Dear John…. please put your thinking cap on

On Saturday (tomorrow) New Zealand Prime Minister John Key will meet with US Secretary of State Hillary Clinton at the Pacific Forum to discuss a joint proposal for marine protection in the Ross Sea.

Mr Key is an astute businessman and as he heads into these talks I hope he remembers a basic business principal –  point of difference  because the Ross Sea has a major one. To date, unlike every other ocean ecosystem on Earth it has escaped significant human impact – the Ross Sea is the most pristine marine ecosystem on Earth. (Halpern et al 2008)

photo John Weller

In wikipedia it says “The key points of difference of a company (insert the Ross Sea here) are synonymous with its unique selling proposition (USP) and although not interchangeable,  are critical in defining its competitive advantage and branding strategy.”

If the Ross Sea was a brand, The Last Ocean says it all. So any entrepreneur worth his or her weight would surely ask ‘why are we not be capitlising on that? New Zealand certainly hasn’t. Establishing the toothfish fishery was based on the traditional exploitative approach. There have been no studies (that I know of) on the value that tourism in the Ross Sea has or could bring to New Zealand, so lets just throw another idea into the mix.

photo John Weller

Instead of fishing in the Ross Sea  –  what if we were to sell it as the most pristine marine ecosystem on Earth – for the world to visit, to study, to celebrate and share. If we allowed nations to responsibly profit from that, whether it be science, research or tourism – the buy in, I’m sure would be huge. As general public from all over the world (including other fishing nations like South Korea and Russia) experience the Ross Sea and are touched and moved – they will understand why we want to protect these last places. As suggested by Stuart Prior, New Zealand could establish a world leading Antarctic centre in Christchurch, the gateway to Ross Sea. We could become a world leader – not in fishery management but in science, conservation and education.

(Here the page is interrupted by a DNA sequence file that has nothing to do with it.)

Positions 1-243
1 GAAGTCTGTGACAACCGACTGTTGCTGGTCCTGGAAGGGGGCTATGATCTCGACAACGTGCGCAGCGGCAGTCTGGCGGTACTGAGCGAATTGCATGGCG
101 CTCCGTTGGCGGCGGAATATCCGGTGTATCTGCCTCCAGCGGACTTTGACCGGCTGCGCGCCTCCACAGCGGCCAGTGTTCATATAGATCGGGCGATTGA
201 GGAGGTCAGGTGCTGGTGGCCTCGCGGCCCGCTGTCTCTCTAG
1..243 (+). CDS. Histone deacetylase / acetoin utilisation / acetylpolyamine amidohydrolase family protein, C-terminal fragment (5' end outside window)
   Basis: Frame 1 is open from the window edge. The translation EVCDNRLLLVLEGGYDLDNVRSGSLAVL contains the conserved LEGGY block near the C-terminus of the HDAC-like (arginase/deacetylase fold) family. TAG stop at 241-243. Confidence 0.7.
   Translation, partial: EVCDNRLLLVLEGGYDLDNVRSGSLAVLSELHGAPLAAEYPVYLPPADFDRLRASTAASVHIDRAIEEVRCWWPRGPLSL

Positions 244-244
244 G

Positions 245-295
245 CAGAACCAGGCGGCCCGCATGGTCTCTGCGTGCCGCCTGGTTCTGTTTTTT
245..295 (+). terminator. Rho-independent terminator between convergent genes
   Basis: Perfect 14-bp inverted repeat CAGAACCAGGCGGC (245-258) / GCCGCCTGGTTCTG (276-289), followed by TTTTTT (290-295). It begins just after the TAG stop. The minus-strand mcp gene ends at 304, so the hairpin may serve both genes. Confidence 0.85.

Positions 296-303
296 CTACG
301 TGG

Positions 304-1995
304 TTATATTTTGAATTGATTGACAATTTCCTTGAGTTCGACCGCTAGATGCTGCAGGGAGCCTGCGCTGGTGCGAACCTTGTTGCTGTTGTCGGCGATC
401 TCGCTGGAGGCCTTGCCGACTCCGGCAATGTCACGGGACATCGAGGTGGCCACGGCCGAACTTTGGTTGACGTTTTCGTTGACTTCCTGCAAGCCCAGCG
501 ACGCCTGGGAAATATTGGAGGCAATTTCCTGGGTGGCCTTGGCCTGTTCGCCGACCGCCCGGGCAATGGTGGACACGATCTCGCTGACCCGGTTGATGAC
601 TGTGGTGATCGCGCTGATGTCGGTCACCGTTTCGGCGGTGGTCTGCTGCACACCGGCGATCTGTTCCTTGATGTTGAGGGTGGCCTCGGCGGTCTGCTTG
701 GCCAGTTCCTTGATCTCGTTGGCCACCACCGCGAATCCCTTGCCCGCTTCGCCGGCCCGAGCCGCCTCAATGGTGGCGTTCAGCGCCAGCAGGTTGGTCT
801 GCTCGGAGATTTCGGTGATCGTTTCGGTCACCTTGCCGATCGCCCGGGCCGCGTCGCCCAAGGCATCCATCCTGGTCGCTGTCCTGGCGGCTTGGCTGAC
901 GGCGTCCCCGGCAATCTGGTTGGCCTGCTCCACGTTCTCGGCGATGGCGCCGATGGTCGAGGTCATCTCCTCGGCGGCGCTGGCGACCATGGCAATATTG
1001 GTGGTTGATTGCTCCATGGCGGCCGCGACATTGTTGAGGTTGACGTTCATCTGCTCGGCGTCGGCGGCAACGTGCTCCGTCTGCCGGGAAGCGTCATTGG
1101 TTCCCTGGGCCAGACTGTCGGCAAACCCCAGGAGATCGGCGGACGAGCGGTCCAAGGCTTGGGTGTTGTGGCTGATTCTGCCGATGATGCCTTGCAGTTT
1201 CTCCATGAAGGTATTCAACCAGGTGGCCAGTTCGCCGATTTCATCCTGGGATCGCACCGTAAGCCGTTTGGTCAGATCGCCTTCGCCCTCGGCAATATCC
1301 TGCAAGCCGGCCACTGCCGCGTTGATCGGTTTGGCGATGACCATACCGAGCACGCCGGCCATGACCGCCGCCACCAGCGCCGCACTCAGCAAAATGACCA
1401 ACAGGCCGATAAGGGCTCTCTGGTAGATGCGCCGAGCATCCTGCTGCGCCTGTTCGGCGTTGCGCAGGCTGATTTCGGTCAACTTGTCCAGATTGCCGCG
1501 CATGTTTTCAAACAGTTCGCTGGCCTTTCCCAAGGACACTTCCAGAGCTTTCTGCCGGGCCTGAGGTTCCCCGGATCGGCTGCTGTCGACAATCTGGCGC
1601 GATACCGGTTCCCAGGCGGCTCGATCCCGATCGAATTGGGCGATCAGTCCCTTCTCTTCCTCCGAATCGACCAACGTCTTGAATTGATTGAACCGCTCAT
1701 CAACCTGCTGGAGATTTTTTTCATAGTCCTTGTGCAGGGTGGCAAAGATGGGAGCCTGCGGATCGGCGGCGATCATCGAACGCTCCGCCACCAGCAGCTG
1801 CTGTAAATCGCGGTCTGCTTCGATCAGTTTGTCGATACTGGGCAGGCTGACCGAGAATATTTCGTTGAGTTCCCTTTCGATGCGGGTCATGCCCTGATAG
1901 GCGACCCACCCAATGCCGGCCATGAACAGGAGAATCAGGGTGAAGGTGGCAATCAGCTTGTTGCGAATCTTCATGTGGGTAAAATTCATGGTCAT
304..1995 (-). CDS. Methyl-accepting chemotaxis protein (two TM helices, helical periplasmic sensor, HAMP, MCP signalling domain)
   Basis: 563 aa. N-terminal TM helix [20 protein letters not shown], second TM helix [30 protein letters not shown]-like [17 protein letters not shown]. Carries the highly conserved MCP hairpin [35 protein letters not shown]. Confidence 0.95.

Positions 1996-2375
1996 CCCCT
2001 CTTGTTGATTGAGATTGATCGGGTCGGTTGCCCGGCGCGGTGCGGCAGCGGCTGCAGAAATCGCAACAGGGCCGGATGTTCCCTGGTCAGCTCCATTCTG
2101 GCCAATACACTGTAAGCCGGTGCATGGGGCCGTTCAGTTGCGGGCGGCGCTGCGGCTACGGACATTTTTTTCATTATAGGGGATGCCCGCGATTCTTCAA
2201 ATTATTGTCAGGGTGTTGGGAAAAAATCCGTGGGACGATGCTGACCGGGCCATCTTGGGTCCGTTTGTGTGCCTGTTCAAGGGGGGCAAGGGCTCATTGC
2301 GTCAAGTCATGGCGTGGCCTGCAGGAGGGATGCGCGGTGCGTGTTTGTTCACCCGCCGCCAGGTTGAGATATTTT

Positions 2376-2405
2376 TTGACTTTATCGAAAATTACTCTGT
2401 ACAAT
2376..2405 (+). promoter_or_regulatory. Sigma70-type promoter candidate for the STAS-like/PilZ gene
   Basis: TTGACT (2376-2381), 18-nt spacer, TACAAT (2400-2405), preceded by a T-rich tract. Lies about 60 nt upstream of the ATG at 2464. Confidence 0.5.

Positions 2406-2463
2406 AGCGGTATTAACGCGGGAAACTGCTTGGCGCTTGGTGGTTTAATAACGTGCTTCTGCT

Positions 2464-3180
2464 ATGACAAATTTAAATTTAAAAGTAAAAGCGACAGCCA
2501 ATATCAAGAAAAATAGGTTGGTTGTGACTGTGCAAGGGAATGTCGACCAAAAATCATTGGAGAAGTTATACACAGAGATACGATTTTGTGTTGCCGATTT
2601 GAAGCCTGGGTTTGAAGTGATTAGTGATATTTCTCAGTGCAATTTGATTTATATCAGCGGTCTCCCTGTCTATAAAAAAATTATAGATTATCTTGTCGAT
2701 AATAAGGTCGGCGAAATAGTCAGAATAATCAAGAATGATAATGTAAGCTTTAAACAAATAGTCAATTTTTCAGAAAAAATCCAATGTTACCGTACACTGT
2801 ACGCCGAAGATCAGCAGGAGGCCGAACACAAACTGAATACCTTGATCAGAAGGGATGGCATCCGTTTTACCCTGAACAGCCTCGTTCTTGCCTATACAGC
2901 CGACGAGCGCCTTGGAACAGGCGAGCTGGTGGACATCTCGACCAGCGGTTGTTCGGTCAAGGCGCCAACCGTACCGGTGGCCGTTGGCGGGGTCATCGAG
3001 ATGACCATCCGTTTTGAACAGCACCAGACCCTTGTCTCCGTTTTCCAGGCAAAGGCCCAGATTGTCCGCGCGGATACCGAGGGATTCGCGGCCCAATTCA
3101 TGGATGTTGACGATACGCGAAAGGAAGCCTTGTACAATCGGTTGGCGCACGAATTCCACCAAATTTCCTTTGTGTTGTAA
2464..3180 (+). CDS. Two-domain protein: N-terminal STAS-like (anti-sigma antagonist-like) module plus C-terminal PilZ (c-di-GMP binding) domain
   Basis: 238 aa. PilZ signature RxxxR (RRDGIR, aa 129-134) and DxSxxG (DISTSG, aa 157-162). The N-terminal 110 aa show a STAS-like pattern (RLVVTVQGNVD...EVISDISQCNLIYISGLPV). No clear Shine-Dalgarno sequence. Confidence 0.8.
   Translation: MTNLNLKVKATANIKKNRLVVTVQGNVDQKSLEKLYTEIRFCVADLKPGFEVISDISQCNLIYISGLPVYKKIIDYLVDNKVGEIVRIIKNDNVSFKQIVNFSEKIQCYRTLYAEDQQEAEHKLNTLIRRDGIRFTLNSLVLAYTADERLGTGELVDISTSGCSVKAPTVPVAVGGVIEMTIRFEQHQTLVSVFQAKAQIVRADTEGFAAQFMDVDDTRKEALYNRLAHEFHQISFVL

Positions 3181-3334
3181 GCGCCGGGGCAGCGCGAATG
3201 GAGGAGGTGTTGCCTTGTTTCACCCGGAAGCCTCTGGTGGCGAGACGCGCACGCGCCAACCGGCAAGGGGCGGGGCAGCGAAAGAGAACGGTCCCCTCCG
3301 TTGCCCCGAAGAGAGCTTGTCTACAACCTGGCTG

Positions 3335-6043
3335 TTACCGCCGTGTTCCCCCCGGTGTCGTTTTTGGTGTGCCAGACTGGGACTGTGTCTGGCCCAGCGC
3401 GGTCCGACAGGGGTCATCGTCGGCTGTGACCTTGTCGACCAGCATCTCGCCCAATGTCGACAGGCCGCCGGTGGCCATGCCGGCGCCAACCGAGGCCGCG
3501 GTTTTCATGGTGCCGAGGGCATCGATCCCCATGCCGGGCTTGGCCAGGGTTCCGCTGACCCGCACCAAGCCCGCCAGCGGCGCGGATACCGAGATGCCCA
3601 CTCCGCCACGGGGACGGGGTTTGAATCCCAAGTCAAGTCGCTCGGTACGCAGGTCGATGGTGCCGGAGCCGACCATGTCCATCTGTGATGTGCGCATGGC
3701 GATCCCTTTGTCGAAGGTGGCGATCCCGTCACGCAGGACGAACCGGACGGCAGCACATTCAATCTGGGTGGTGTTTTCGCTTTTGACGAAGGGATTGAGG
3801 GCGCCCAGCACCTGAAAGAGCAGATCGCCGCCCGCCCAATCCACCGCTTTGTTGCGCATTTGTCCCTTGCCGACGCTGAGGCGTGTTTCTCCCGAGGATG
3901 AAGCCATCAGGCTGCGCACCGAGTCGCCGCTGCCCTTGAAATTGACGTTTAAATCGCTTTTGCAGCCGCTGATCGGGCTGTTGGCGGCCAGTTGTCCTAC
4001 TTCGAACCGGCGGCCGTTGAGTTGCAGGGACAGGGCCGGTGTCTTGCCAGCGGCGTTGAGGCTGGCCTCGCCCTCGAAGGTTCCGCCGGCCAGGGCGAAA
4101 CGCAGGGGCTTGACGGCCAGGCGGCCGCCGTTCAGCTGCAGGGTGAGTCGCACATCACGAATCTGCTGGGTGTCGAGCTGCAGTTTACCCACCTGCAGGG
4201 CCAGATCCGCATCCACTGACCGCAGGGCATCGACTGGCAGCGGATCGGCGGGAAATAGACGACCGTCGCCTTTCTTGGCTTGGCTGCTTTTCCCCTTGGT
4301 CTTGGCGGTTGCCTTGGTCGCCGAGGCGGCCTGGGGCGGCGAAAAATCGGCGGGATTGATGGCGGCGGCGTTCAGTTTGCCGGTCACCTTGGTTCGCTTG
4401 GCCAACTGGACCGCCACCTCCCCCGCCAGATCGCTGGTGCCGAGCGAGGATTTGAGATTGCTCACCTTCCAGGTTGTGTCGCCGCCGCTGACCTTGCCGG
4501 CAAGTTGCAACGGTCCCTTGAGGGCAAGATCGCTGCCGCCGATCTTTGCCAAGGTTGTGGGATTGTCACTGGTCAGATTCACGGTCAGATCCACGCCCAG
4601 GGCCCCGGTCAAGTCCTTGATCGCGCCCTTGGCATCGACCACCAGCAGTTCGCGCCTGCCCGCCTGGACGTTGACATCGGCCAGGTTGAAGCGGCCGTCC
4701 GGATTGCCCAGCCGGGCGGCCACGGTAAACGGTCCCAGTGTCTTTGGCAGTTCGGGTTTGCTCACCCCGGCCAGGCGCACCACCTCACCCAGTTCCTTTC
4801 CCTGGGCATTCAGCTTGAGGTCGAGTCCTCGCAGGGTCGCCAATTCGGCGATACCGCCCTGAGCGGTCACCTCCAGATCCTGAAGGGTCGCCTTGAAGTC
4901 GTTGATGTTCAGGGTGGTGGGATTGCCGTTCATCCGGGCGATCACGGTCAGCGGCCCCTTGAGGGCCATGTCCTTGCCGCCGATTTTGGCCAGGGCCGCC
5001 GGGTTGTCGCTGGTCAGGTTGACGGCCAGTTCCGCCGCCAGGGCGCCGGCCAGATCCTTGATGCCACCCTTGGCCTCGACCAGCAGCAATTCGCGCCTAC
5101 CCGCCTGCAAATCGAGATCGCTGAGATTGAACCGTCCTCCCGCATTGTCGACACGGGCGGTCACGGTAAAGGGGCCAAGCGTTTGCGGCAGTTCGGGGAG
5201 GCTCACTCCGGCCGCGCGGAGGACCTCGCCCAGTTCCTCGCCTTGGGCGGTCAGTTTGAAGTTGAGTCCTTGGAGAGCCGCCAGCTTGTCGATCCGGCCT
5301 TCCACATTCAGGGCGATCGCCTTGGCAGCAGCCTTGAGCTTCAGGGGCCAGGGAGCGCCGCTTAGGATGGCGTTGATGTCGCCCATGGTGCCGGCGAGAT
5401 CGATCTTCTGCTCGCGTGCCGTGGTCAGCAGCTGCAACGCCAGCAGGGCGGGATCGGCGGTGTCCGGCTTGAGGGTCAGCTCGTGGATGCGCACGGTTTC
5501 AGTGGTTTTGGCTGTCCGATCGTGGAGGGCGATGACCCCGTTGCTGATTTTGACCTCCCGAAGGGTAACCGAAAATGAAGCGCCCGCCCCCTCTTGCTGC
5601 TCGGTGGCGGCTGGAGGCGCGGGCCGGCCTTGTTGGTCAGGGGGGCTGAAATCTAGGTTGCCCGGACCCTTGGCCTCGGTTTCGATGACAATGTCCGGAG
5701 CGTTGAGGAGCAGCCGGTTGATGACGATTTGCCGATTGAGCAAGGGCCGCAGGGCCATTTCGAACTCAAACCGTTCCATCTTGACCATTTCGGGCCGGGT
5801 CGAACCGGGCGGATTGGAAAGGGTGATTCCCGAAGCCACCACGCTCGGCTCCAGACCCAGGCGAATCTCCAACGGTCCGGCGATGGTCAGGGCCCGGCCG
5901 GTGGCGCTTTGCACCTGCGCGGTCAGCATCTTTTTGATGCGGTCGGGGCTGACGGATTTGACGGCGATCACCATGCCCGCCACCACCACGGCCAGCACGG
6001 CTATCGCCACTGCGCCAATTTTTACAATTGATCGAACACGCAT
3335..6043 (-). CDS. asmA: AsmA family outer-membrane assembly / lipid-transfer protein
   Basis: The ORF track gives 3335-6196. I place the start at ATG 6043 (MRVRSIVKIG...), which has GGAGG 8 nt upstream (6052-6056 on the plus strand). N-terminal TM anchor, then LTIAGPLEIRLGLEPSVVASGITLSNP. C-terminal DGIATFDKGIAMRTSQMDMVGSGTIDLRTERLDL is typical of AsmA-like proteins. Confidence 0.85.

And if we did refrain from exploitation, as the world gets busier and crazier – the Last Ocean will become more and more valuable. The asset grows in stature and value.

Photo John Weller

A not-so-smart business person will miss that opportunity and see the Ross Sea primarily as a place teeming with fish, easily caught and sent to the far-off  market’s. They will make profit on the day and they may make profit for a few years to come – but the daily profit diminishes the real value of the Ross Sea. The capital that has taking all preceeding history to build erodes away.

Humanity is noted for knowing the price of everything and the value of nothing. So, Mr Key, when it comes time to deciding what we should do in the Ross Sea I hope you think of the point of difference, because the world is full of second hand fishing grounds.

This clip from The Last Ocean Documentary highlights the Ross Sea’s point of difference. If you like this blog, please share, thanks, Peter Y.


One thought on “Dear John…. please put your thinking cap on

  1. The Ross Sea fishery has not been well thought out economically. Other than the short term ‘benefits’ attainable now, as in mining for gold, as the fish get smaller — this is a fact, this is happening and is the goal of the current fishery management plan — the cost of extraction will rise as increasingly more time will be required to extract the same tonnage of ore, errr fish. Cost of fuel and crew, as well as insurance, will be increasing, too. Moreover, the fishing season is getting shorter owing to climate change: sea ice is beginning to form sooner and lasting longer leaving a shorter and shorter ‘window’ in which to fish. More high-seas rescues and tragedies are in the future. On the other hand, leaving the Ross Sea as a “special place” will have sustainable returns forever, both in science and tourism potential and just knowing that this last part of Eden will continue to exist.

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